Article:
Using A Full Lengthwise Fold In The Pattern Cutting Process
In the dressmaking process, you'll find yourself working with various types of patterns that require special cuts. In your pattern set, it is common to have both cut-on-fold patterns and patterns requiring double or multiple cuts. For that reason, in the pattern cutting process, you will need to fold the fabric to not only save space, but also save time and work more efficiently.
There are a few different ways you can fold fabric prior to aligning, pinning and cutting your patterns. The folding style will depend mainly on the style of patterns you are working with. If your garment includes patterns that require cut on fold and/or double or multiple cut patterns, it may be most efficient to align the fabric in a full lengthwise fold with fabric selvage edges perfectly meeting and aligning.
A full lengthwise fold is an easy and convenient way to fold your fabric in preparation for pattern cutting. It is commonly used when all your patterns require double cuts or to be cut on fold. It is especially convenient when working with wider patterns or multiple patterns that will fill the entire fabric width (as shown above).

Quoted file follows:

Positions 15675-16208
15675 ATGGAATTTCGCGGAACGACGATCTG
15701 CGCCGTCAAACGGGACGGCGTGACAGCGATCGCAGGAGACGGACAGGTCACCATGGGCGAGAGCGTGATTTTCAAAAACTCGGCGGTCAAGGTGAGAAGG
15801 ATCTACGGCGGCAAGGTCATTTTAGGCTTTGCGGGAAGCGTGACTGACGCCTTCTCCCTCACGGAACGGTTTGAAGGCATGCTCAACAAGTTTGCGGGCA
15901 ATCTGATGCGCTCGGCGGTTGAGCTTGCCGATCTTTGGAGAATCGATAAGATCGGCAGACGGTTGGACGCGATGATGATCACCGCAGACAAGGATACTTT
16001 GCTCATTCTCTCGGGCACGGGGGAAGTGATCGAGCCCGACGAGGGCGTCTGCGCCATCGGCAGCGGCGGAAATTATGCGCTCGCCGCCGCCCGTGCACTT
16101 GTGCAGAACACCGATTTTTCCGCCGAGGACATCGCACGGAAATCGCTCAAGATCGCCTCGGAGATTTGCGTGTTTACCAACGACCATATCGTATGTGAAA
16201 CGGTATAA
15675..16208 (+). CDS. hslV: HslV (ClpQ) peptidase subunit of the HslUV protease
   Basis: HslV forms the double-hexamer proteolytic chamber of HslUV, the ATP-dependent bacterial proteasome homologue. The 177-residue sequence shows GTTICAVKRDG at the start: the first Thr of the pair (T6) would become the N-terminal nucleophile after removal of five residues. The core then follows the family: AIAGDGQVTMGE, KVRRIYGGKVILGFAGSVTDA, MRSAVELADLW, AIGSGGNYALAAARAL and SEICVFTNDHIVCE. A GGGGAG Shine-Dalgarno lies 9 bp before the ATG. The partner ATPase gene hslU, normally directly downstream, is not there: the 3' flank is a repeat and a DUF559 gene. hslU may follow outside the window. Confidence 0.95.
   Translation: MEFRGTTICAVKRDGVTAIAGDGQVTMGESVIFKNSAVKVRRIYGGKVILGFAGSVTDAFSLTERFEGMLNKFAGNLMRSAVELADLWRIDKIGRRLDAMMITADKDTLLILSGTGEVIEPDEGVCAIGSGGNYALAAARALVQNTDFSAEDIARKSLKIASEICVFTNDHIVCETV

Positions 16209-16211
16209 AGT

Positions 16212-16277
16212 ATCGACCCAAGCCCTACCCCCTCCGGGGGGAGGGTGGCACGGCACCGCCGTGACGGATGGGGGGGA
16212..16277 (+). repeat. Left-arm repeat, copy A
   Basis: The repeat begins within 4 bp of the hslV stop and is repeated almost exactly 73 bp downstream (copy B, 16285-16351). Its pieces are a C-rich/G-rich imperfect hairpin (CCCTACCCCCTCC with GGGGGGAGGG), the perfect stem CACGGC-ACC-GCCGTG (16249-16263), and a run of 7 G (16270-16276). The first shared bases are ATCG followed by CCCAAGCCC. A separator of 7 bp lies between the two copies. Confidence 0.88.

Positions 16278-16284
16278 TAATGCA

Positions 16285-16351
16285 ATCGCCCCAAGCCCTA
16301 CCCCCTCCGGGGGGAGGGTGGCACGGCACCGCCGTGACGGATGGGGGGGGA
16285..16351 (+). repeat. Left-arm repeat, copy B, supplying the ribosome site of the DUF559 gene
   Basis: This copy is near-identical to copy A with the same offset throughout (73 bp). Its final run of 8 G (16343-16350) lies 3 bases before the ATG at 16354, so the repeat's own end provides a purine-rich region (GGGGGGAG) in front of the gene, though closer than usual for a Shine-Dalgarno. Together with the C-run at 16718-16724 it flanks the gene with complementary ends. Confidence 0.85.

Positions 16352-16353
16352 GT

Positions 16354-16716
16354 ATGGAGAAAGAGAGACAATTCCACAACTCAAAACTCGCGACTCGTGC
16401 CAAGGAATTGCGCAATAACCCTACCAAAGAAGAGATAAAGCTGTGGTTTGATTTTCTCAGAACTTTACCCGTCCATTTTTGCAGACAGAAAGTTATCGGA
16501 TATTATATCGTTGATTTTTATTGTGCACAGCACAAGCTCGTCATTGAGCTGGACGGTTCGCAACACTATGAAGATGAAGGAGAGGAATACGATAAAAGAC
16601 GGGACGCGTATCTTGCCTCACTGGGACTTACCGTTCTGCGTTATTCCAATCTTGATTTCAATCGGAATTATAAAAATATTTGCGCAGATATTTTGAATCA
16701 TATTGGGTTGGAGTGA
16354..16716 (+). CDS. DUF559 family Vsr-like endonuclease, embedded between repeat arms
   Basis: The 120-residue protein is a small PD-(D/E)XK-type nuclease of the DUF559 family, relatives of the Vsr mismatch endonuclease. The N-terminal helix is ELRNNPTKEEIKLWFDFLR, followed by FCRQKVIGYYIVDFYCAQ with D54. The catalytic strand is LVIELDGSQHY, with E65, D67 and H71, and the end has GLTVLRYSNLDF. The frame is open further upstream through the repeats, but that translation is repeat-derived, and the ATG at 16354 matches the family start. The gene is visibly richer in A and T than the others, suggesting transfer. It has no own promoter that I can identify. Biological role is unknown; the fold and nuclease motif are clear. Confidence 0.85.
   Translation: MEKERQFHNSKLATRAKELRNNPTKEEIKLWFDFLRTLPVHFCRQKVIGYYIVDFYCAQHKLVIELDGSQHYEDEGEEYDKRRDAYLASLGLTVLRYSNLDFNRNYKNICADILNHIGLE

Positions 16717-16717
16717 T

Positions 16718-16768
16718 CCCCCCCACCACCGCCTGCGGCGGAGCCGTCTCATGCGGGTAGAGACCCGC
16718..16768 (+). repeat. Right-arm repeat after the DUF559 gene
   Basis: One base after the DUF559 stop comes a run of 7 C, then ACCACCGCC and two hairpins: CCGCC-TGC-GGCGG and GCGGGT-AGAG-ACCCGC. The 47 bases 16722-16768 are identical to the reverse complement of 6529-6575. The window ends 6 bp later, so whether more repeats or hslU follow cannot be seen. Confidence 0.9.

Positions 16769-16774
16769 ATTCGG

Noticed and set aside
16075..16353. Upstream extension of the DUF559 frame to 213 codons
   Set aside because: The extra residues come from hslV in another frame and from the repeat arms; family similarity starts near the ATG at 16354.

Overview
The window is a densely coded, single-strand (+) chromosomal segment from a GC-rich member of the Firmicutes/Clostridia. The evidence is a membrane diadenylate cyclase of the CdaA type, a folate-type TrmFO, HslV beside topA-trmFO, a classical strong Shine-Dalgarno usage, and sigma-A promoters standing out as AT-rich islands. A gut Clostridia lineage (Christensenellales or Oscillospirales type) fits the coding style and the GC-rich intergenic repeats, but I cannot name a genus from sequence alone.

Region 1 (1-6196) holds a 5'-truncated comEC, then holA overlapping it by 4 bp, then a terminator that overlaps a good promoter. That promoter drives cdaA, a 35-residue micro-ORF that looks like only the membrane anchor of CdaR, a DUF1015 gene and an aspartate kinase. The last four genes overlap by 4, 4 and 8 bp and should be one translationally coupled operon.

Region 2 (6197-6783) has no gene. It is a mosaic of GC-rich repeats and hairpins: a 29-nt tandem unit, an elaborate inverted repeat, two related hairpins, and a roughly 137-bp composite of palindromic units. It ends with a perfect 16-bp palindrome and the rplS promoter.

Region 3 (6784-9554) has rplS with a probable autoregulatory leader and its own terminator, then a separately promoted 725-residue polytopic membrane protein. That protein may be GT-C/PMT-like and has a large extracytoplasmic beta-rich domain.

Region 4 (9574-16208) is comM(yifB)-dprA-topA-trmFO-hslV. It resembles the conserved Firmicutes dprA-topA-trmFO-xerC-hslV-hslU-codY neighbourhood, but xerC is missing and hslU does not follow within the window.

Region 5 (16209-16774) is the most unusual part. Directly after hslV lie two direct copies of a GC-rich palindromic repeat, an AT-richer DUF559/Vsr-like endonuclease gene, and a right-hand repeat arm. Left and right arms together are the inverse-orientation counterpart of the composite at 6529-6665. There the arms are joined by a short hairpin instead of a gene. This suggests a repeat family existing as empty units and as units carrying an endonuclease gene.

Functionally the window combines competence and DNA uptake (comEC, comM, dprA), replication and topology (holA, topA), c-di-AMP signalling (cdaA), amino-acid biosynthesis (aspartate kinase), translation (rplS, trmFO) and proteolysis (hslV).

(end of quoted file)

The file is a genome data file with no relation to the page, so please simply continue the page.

The fabric should be folded with fabric face sides touching such that all markings transferred from the paper patterns onto the fabric layers end up on the fabric's wrong side. This is perhaps the most classic and convenient fabric folding style used in the pattern cutting process.
Since a full lengthwise fold requires both selvage edges to align perfectly, the fabric's fold will naturally fall on the lengthwise grain. This means that the pattern's cut-on-fold edge can be safely aligned on grain, and the rest of the patterns' grainlines can be aligned in parallel relation to both the fabric fold or the selvage edges.